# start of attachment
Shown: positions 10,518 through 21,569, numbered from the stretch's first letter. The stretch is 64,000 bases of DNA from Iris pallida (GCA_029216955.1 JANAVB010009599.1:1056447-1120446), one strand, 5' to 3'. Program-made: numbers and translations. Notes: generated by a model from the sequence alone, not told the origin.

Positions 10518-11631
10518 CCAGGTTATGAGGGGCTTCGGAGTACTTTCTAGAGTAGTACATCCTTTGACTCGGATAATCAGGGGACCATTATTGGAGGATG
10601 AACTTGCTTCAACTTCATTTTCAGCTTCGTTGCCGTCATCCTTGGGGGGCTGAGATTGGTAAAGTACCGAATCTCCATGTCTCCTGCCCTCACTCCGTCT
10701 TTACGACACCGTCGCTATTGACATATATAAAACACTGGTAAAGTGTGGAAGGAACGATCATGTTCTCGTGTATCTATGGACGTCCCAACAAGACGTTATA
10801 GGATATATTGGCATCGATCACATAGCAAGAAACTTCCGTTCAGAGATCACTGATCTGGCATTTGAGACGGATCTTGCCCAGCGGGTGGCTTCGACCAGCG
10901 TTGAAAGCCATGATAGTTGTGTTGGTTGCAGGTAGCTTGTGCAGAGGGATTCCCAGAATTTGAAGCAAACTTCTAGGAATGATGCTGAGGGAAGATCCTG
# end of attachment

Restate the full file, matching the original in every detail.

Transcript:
Shown: positions 10,518 through 21,569, numbered from the stretch's first letter. The stretch is 64,000 bases of DNA from Iris pallida (GCA_029216955.1 JANAVB010009599.1:1056447-1120446), one strand, 5' to 3'. Program-made: numbers and translations. Notes: generated by a model from the sequence alone, not told the origin.

Positions 10518-11631
10518 CCAGGTTATGAGGGGCTTCGGAGTACTTTCTAGAGTAGTACATCCTTTGACTCGGATAATCAGGGGACCATTATTGGAGGATG
10601 AACTTGCTTCAACTTCATTTTCAGCTTCGTTGCCGTCATCCTTGGGGGGCTGAGATTGGTAAAGTACCGAATCTCCATGTCTCCTGCCCTCACTCCGTCT
10701 TTACGACACCGTCGCTATTGACATATATAAAACACTGGTAAAGTGTGGAAGGAACGATCATGTTCTCGTGTATCTATGGACGTCCCAACAAGACGTTATA
10801 GGATATATTGGCATCGATCACATAGCAAGAAACTTCCGTTCAGAGATCACTGATCTGGCATTTGAGACGGATCTTGCCCAGCGGGTGGCTTCGACCAGCG
10901 TTGAAAGCCATGATAGTTGTGTTGGTTGCAGGTAGCTTGTGCAGAGGGATTCCCAGAATTTGAAGCAAACTTCTAGGAATGATGCTGAGGGAAGATCCTG